Vipava river basin, Slovenia

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Case study coordinator: Peter Suhadolnik; Vipava society

BeWater Impact

  • BeWater participative process for the first time gathered stakeholders from different sectors and include them in the development of the RBAP from the start. RBAP is therefore plan with high input from stakeholders and is now accepted as their plan.
  • The BeWater project became a well-known brand for the promotion of the inclusion of adaptation into policy design amongst stakeholders, residents of Vipava RB and representatives of authorities.
  • Some WMOs were implemented before BeWater project ended. One of those is the Council for Vipava River which was established by the end of 2015 and is totally in line with WMO 1 Establish an inter-municipal expert working group for the Vipava river basin.
  • The Life ViVaCCAdapt project started in the middle of year 2016. The project is in some parts follow up of project BeWater. Especially in the part where project will establish new shelterbelts for wind protection what is implementation of WMO 20 Preservation of existing and introduction of new shelterbelts.
  • Two new proposals for projects are being prepared in Vipava RB which refer to the results of BeWater projects. One by the Ministry for Environment and Spatial Planning which is called VISFRIM and it is a cross border project with Italy aiming to improve flood risk protection. The second is coordinated by the Council for Vipava River called GREVISIN aiming to establish green infrastructure along Vipava River.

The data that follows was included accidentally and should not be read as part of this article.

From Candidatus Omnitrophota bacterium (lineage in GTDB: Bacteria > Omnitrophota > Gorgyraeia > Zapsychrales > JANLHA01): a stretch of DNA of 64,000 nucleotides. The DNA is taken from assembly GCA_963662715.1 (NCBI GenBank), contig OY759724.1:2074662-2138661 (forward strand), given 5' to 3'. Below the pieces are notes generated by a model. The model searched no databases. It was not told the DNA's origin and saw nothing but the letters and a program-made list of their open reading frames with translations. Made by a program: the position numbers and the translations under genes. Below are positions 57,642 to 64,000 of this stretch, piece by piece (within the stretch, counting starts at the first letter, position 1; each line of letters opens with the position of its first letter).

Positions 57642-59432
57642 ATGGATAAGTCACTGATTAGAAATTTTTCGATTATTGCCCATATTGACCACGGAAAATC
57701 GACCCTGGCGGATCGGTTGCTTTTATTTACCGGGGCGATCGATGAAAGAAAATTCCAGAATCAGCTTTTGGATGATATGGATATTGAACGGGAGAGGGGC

About the river basin

Vipava River Basin is located in the south-west of Slovenia and is part of Soča river basin area. It covers an area of 598 km2 and a population of 52,000 inhabitants.

In contrast to its karst region surroundings, most of the Vipava River Basin region has an impervious flysch sedimentary rock base. The main water body is the Vipava River which is 45 km long and has a mean annual flow of 17.3 m3/s. The water level of the Vipava River varies significantly due to karst surface tributaries. Before river regulations were introduced in the 1970s, floods were very common in Vipava valley. The climate of the region is Mediterranean, with mild winters and hot summers.

The River Basin has a complete monitoring network, with 8 main meteorological stations within the area of influence of the basin (data series between 20 and 62 years) and 6 gauging stations on the Vipava River (data series between 10 and 72 years) and 6 gauging stations on its tributaries (data series between 10 and 70 years). Land cover has been monitored from 1993 and water consumption data for the region are available from 2002. Data on socio-economic indicators are available at Statistical Office of the Republic of Slovenia.

CSRB Challenges

  • Morphological changes of riverbanks, wetlands and coastal zone
  • Industrial pollution
  • Water flow regulation and abstraction
  • Diffuse pollution caused by agriculture
  • Invasive species